Warning: This contains spoilers for Episode 13 of Star Trek: Discovery. Not caught up? See our spoiler-free review of the series’ opening episodes here.
Wow. Discovery delivers a near-as-dammit perfect episode that perfectly encapsulates why this show works. Its core elements – mirror universes, spore-drives and aliens with bumpy heads – keeps long-term Trekkies/Trekkers hooked (although die-hard detractors are still banging on about the Klingons’ faces), but the improvements in the special effects, the fast-paced and expertly executed plotting, and the bone-crunching violence is also drawing in a whole new audience.
So, this week we bid farewell to the Mirror Universe, which, enjoyable as it’s been, is something of a relief – getting the show bogged down there would have been a misstep. Happily, the writing team are cannier than that and deliver an astonishing finale to this segment of the series. Even better, they make it clear that the dreaded space shroom spore drive is never going to work, which means we never have to hear about that frankly ludicrous idea again. And continuity bores will be happy that this explains why Kirk et al. aren’t zipping around the cosmos.
Following straight on from last episode’s revelation – that Captain Lorca is, in fact, a thoroughly bad egg from the Mirror Universe (an ion storm interfering with an energiser signal flung him into our universe) – we see him stage a coup. A bloody coup at that, as we’re treated to some of the best battle scenes ever seen in the franchise. The corridor fire-fight is tense in the extreme, and the hand-to-hand showdown in the throne room sees the sort of combat choreography that all other iterations of Trek could only dream of. Plus – Michelle Yeoh, reminding us of her martial arts skills.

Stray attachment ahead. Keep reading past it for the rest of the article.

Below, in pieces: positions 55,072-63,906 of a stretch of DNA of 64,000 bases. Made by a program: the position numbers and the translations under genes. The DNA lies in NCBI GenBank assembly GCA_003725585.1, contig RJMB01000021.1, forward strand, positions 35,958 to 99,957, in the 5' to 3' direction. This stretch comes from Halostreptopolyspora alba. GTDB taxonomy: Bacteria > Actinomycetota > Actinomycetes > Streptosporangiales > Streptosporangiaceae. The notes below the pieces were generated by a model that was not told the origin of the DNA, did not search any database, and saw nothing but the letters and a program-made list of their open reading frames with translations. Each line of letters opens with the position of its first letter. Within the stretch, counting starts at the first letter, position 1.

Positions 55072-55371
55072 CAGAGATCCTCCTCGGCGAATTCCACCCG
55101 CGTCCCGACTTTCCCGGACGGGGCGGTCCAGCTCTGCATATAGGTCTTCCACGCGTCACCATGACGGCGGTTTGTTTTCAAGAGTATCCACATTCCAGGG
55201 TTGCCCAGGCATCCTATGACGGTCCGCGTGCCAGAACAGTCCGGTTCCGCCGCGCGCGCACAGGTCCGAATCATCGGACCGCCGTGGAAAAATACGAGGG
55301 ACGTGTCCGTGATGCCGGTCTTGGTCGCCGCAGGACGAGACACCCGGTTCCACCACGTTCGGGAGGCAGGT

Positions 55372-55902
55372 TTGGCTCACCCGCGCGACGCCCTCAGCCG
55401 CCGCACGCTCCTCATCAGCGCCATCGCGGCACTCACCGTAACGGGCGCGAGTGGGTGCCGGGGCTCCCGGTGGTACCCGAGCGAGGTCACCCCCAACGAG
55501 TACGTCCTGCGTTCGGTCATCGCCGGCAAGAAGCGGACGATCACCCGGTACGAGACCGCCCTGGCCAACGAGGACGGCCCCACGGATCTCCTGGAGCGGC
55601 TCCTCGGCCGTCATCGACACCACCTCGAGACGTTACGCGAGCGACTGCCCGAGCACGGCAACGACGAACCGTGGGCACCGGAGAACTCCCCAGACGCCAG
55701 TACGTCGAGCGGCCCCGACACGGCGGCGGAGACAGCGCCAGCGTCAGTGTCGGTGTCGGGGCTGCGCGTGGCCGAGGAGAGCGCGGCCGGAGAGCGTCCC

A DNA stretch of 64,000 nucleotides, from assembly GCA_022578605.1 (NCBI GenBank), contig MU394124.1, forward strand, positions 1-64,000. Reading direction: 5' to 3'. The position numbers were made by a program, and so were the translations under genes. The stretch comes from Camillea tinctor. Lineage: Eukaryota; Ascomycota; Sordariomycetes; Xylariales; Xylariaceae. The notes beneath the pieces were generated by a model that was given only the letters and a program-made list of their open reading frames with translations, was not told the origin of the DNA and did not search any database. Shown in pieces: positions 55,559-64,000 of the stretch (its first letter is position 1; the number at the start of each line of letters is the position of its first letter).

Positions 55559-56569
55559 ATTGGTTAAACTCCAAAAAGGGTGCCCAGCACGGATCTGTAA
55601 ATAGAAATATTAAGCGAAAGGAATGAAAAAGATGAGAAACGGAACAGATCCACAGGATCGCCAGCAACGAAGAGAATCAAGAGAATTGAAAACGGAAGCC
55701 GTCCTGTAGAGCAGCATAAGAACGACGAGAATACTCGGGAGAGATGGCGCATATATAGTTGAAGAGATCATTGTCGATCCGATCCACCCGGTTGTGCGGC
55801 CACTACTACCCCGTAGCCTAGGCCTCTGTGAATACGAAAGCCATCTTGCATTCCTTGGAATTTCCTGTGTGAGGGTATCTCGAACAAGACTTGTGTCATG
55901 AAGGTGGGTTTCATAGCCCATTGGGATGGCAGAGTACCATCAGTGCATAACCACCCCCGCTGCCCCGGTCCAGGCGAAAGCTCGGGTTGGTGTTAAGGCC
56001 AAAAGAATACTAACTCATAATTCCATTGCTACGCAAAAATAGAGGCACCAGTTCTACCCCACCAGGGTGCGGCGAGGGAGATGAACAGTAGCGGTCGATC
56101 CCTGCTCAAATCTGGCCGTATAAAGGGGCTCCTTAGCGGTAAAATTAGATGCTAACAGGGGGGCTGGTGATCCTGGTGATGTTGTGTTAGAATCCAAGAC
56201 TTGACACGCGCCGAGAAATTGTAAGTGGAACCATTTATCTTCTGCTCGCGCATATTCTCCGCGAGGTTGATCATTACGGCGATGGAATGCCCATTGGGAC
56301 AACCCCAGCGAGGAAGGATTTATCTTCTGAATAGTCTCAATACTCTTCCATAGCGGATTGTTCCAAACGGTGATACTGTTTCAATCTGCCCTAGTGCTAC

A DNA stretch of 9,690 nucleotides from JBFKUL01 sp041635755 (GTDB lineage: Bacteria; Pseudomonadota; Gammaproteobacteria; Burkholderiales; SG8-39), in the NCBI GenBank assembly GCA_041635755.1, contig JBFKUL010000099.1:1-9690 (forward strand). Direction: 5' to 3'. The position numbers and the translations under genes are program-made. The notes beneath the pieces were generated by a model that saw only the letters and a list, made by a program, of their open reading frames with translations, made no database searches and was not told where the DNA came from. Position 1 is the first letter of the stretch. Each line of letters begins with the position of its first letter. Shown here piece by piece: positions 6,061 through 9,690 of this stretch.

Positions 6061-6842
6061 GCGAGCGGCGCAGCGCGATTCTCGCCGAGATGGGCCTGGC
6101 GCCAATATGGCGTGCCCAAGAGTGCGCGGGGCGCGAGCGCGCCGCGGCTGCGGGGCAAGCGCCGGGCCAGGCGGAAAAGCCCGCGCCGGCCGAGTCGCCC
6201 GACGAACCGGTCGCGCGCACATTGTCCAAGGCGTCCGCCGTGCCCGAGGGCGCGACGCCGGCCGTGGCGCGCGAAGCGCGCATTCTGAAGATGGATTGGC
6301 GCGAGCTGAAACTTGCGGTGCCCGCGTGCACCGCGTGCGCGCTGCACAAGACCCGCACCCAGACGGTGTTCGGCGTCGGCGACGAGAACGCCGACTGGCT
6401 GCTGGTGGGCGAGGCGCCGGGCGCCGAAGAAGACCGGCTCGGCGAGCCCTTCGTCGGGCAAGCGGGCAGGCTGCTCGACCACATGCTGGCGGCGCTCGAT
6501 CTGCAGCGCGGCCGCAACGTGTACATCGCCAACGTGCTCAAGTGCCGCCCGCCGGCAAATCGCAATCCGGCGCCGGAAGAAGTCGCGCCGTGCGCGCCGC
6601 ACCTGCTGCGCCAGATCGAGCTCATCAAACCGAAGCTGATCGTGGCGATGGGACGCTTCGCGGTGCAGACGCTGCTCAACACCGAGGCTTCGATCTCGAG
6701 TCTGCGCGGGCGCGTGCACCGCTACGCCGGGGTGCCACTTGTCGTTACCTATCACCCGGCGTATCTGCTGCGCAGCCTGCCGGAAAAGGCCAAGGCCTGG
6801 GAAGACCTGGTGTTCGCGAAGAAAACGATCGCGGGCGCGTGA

While Burnham runs around saving the day on the ISS Charon, back on Discovery, Saru seems ever more comfortable in the captain’s chair, even getting a Captain’s Log moment – something we’ve not seen much of this series. Could Saru continue in his role? On this evidence, the answer is yes.
There’s some glorious technobabble, too, as Tilly and Stamets devise a way for the Discovery to blow up the Charon’s energy sphere, and, going into warp at the crucial moment, navigate themselves back to our parallel. That the plan works was never really in doubt, but the events that occur as it’s being implemented are where the real meat of the episode is. Not only is Lorca thrown into the centre of the sphere, where his molecules will no doubt be scattered throughout the mycelial network, enabling him to reform and return at a later date, but Burnham’s decision to save Mirror Georgiou and beam her back to the Discovery is great storytelling. As an incredulous Georgiou says: “What have you done to me?” The audience, as one, will be tuning in to find out.
And they’re not done with us yet. The Discovery is back in our universe, yes, but they’ve overshot by nine months. And the war is over. The Klingons have won. Brilliant, brilliant stuff, although we can hear the gnashing of continuity bores’ teeth now. Chill out, guys – the Discovery team know what they’re doing. Trust them. Space shrooms, aside, they haven’t let us down so far.
Star Trek: Discovery is available on Netflix UK, as part of £7.49 monthly subscription. New episodes arrive every Monday, within 24 hours of their US release.